In that case, the Bucknell University station had its main studio in a residence hall not open to the public, and it kept its public file at the student center, another campus building to which the public had access.  While the station posted a sign at the entrance to the residence hall where the main studio was housed that the public file was at the student center, and instructed campus security that this was where anyone who asked for the file should be directed, the college had not asked the FCC for a waiver of Section 73.3527(b)(1),  which requires that the public file of a noncommercial station be kept at the main studio of the station.  In the Consent Decree, the FCC agreed to waive the FCC rules to allow the public file to remain at the student center location, balancing the needs of the public for access to the file with the security needs of the college.  Nevertheless, the licensee made a $2200 “contribution” to the US treasury for not having previously asked for a waiver of the rules to locate the files at a location other than its main studio, and for also failing to include in its files Quarterly Issues Programs lists for several years during the license renewal term in which these issues arose.
Continue Reading The Location of the Public Inspection File of a College Radio Station When the Station’s Main Studio is in a Building Not Open to the General Public Addressed in FCC Consent Decree

Last month, I did a seminar at the College Media Association about the FCC legal issues that college broadcasters need to think about – talking about required FCC filings, pubic file obligations, underwriting issues, and programming that can get the broadcaster into trouble. Slides from that presentation, which present only an outline of the more detailed discussion that we had during the session, are available here.

I mentioned during the session that the FCC decided two years ago that they would be somewhat lenient with student-run radio stations who are first-time violators of certain FCC rules. In a case that we wrote about here, the FCC said that the fines that are imposed on commercial broadcasters for rule violations like the failure to include quarterly issues programs lists in the public inspection file (fines which can exceed $10,000 when numerous such lists are missing from the public file), would be greatly reduced – to something on the order of $1000 – for student-run stations that are facing their first violation, and provided that the fine dealt principally with paperwork matters and was not one that affected public health or safety. In a decision released by the FCC last week, the limits of that leniency were made clear.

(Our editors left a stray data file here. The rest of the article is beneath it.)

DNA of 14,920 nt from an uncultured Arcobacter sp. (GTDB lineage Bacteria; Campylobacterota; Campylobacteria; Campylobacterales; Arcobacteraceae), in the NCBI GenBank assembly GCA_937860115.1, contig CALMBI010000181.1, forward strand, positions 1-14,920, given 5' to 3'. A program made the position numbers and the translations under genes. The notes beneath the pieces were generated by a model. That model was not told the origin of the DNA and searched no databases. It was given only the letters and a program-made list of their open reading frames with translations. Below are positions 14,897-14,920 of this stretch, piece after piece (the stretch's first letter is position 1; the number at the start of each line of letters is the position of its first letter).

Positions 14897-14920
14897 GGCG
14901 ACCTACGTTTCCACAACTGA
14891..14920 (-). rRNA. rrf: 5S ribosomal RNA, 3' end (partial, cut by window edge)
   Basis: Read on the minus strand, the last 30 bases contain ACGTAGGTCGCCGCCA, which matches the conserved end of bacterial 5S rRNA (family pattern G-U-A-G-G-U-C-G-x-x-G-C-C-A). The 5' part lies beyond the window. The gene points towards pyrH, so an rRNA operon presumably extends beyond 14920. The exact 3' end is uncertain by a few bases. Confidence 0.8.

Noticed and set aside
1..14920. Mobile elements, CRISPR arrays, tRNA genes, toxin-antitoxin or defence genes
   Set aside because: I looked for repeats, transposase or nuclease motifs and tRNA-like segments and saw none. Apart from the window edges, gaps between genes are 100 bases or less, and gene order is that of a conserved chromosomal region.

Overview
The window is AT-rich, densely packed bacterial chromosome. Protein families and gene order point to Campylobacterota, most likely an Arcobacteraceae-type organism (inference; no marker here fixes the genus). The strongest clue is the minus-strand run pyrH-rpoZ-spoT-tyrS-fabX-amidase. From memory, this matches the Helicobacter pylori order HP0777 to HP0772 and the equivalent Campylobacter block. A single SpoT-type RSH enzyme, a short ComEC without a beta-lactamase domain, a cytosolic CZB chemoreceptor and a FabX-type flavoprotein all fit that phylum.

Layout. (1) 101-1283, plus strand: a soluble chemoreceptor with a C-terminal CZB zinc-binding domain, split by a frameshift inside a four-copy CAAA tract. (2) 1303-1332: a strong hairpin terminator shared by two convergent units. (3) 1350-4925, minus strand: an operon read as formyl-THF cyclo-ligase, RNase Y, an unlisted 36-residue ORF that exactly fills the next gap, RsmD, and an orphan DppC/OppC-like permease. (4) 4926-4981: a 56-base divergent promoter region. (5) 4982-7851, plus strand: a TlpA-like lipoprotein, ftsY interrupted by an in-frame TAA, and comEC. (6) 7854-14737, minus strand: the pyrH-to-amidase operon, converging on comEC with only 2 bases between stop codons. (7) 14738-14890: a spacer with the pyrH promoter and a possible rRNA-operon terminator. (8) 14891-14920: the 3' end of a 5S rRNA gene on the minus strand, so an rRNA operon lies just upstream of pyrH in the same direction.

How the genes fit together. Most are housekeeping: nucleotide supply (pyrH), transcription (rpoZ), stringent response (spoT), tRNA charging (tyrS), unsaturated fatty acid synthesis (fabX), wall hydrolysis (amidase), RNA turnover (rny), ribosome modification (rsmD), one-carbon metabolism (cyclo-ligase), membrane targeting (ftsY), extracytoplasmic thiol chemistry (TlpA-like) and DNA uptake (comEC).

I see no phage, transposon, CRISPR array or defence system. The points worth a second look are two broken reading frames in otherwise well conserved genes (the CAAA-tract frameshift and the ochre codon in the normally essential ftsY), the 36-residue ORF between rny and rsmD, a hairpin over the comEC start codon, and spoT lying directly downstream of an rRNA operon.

Continue Reading A Seminar on FCC Rules for College Broadcasters – And an FCC Case on the Limits on Leniency on Fines For Rule Violations By Noncommercial Broadcasters

The FCC has once again proposed a $10,000 fine against a college radio station missing quarterly issues/program lists in the public inpsection file.  This time, the culprit is Rollins College, a small liberal arts college in Florida with 1700 students. 

We know that $10,000 is the "base forfeiture" for failure to maintain a complete public inspection file, and this is not the first time the FCC has proposed this fine for a college radio station.  But we have questioned before whether a $10,000 fine is appropriate for this type of violation and the amount seems even more egregious when it is levied against a small noncommercial educational college radio station.  It is the same fine that would be levied against a major commercial television network station located in New York City for the same violation.

Yes, rules are rules and they should be followed by all FCC licensed broadcast stations.  But as Dave Seyler notes in a thoughtful piece written for Radio Business Report, it may not be in the best interests of the federal government to "siphon money out of our educational system."  In this case, as in other similar cases, the college received no warning following an FCC inspection…just the fine. Continue Reading Does $10,000 Fine Make Sense for Small College Radio Station Missing Public File Documents?

The days when noncommercial broadcasters could count on being treated by the FCC with a lighter regulatory touch are over.
Continue Reading FCC Gives No Special Consideration to Noncommercial Broadcasters Who Violate the Rules – Colleges Pay Attention to Your Radio Station!